Lancet: Young Gay Men Risk HIV Because ‘Less Developed’ Impulse Control

gay men and marriage
AP Photo/Armando Franca

The UK Lancet medical journal said homosexual men continue to be the most at-risk group for HIV-AIDS, especially younger men with a greater number of partners.

In the United States, “gay men and other men who have sex with men (MSM) were the first population associated with what came to be known as AIDS,” the Lancet notes in its most recent issue, and “male-to-male anal intercourse remains associated with the largest number of new HIV infections diagnosed annually in the USA.”

Men who have sex with men “continue to be at very high risk of HIV acquisition,” the article states. “Common features of the HIV epidemic in American MSM include role versatility and biological, individual, and social and structural factors.”

“Young MSM have additional risks for HIV because their impulse control is less developed and they are less familiar with serostatus and other risk mitigation discussions,” the article adds.

According to a 2012 study titled “A comparison of sexual behavior patterns among men who have sex with men and heterosexual men and women,” men who have sex with men have higher rates of HIV and other sexually transmitted infections (STI) than women and heterosexual men, despite higher levels of condom use.

“MSM comprise approximately 2% of the U.S. population, but accounted for 59% of new HIV infections and 62% of cases of early syphilis in 2009,” the study found, and the Centers for Disease Control and Prevention (CDC) “estimates that HIV and early syphilis rates among MSM are >40 times higher than those among heterosexuals.”

The sexual behaviors of MSM and of male and female heterosexuals “are substantially different in ways that are not explained by biology alone,” the study revealed. “Prior research has found that MSM tend to have higher numbers of sex partners than heterosexuals,” but less attention has been devoted to the dynamics of partnership formation, concurrency (overlapping partnerships), and age mixing patterns, all of which “likely play important roles in the epidemiology of HIV/STI and in explaining observed disparities.”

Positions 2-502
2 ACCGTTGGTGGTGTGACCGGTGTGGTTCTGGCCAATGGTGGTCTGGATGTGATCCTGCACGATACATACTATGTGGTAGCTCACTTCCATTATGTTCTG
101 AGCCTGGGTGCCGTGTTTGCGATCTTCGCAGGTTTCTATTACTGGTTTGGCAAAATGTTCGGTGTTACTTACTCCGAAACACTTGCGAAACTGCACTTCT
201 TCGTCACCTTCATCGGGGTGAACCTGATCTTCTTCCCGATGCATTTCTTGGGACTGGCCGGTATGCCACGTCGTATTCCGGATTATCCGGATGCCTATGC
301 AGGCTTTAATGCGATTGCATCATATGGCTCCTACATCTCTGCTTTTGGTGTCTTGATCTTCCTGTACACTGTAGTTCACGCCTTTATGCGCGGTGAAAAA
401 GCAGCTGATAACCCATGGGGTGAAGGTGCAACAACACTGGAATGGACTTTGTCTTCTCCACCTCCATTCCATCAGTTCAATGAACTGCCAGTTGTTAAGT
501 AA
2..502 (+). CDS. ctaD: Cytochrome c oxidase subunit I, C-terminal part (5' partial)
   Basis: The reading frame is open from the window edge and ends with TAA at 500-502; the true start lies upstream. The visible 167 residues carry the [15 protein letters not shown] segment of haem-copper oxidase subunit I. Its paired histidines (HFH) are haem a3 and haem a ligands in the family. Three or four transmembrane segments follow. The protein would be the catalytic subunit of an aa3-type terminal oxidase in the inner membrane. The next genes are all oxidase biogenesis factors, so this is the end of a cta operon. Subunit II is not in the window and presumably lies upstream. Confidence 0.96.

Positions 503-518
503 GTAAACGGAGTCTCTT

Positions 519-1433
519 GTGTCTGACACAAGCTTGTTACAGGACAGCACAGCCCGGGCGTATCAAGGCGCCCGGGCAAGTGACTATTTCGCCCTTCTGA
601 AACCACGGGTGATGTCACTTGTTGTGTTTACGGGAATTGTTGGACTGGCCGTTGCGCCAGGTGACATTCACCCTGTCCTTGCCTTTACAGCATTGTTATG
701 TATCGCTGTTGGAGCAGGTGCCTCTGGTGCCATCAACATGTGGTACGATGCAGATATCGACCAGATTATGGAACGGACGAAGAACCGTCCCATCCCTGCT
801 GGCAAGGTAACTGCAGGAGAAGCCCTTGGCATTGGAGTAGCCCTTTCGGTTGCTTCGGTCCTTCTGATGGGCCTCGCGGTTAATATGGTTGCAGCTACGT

Regarding age at sexual debut, the study found that on average men who have sex with men had their first sexual encounter more than two years earlier than either heterosexual men or heterosexual women (15.4, 17.4, 17.8 years, respectively).

MSM also reported an average of four times as many sexual partners in the last year as heterosexuals, with far greater divergency. While heterosexual men averaged one partner in the last year with a range of between zero and 99, men who have sex with men averaged four partners in the last year with a range between zero and 500.

As regards the number of sexual partners over a lifetime, MSM reported nearly six times as many partners as heterosexual men and nearly eight times as many as heterosexual women. In the study, MSM averaged 45 partners during their lives (range: 0-9005) while heterosexual men averaged eight (range: 1-99) and heterosexual women averaged six (range: 1-99).

Men who have sex with men also reported a far greater likelihood of engaging in sexual congress with partners more than five years older or younger than them as compared with heterosexuals.

Just under 8 percent of heterosexual men and 10 percent of heterosexual women reported that their most recent sexual partner was more than five years older or younger than them, while upwards of 40 percent of men who have sex with men said their last partner was more than five years distant from them in age.


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